October 9, 2013

Desire2Learn on Tuesday announced an upgraded version of its learning management system has begun rolling out to the company’s roughly 750 clients. The newest version of the Learning Suite reflects the series of startups Desire2Learn has acquired in recent months, including group collaboration software created by Wiggio.

John Baker, president and CEO of Desire2Learn, said one of the major goals of the new platform is to smooth out the technical difficulties of collaborating across different applications and websites. Instead of logging in to access their online documents on one site and their photos on another, users will be able to tie those credentials to their Learning Suite account.

The platform also features support for institutions to create their own massive open online courses without the use of a MOOC provider. The upgrade will come at no charge to Desire2Learn’s existing customers.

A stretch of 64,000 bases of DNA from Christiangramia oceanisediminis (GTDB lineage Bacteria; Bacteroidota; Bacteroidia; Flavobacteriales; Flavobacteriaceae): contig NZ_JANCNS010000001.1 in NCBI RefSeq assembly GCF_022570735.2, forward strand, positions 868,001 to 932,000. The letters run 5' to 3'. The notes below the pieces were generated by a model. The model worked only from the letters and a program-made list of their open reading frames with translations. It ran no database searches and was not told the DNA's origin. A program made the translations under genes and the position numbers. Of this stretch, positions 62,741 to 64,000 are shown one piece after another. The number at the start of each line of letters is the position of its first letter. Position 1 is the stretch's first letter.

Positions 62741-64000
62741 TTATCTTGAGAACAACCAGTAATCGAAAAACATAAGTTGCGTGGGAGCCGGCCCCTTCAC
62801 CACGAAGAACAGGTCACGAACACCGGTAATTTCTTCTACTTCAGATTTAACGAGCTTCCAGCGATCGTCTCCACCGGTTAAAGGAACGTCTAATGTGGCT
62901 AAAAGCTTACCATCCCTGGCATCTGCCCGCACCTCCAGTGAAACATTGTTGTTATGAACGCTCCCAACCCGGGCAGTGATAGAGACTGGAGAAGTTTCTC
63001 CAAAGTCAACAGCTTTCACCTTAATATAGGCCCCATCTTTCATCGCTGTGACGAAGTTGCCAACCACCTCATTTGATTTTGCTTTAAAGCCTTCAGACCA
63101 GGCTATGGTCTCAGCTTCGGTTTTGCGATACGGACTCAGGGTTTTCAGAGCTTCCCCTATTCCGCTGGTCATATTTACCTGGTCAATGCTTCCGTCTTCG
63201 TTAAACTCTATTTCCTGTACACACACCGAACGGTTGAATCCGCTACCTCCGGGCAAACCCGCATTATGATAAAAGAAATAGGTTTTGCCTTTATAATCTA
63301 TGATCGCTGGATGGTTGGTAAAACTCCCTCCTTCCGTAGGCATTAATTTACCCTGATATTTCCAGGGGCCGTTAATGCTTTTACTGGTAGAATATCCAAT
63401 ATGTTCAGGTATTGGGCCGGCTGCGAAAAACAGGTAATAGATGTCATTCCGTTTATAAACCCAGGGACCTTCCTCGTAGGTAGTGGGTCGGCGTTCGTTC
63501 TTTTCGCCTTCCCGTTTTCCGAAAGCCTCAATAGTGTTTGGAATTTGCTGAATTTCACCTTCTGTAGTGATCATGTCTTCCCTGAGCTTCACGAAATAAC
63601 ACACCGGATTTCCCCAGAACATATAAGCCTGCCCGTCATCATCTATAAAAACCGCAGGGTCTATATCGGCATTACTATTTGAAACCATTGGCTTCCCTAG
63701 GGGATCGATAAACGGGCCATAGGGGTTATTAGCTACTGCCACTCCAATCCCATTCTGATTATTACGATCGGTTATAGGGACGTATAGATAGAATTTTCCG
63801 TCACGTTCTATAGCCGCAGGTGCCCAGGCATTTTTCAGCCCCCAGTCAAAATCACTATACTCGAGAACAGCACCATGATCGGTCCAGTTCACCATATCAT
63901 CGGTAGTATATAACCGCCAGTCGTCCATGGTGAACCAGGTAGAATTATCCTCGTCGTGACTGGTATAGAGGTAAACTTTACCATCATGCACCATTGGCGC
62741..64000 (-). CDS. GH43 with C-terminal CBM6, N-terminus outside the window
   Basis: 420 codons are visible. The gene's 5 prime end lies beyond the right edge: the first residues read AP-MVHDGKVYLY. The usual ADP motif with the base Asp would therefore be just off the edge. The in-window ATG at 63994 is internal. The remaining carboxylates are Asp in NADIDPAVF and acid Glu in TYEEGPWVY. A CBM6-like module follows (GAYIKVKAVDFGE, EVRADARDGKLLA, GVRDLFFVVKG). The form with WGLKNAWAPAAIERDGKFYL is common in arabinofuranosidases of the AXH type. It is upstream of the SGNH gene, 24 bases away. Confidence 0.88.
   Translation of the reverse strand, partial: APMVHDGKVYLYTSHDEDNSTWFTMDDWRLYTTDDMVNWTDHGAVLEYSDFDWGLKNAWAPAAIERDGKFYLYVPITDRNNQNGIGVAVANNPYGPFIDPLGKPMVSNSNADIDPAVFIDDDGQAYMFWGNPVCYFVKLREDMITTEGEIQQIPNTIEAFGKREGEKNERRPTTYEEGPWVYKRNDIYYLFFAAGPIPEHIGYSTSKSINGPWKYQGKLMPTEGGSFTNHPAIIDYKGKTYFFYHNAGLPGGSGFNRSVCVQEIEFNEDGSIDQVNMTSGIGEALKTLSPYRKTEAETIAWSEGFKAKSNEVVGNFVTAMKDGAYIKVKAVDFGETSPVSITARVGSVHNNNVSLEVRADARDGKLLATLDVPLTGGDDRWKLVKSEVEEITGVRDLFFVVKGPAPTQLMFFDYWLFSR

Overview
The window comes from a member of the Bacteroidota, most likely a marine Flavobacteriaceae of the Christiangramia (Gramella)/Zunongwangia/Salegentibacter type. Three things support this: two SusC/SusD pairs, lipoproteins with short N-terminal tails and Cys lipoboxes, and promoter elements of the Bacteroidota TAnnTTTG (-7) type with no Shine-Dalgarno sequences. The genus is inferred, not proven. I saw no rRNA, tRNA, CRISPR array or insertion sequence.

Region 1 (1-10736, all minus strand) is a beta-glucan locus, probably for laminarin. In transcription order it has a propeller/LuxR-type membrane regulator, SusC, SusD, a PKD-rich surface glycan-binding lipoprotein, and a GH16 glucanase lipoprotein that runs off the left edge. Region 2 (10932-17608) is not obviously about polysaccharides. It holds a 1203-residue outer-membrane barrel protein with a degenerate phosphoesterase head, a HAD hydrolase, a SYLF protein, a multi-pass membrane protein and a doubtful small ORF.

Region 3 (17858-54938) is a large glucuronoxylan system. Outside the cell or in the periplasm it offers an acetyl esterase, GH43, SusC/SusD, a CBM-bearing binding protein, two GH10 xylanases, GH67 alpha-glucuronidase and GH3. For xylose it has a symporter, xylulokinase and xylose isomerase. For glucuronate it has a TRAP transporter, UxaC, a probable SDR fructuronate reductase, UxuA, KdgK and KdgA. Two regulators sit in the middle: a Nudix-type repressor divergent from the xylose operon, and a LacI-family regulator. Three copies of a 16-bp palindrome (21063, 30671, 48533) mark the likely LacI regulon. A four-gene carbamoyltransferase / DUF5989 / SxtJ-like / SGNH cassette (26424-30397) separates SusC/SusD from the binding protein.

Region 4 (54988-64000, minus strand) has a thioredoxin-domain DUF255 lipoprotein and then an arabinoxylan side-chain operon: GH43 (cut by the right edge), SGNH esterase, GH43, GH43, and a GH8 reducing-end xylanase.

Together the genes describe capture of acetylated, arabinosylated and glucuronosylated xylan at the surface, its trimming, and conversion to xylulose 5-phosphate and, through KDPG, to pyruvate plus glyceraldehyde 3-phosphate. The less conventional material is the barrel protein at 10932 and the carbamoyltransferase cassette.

October 9, 2013

In today’s Academic Minute, Richard Boylan of Rice University explores the connection between prison reform and a reduction in social aid programs. Learn more about the Academic Minute here.

October 8, 2013

A state legislator has introduced legislation aimed at largely exempting public university executive searches from Florida's expansive open meeting and public-record laws, The Gainesville Sun reported. Florida's sunshine laws are among the most reaching in the country, and the legislation introduced by State Rep. Dave Kerner says that the laws create a "chilling effect on the number and quality of applicants" for president and other top university jobs. The bill would protect the names of candidates until finalists are chosen, at least 21 days before a final candidate is selected.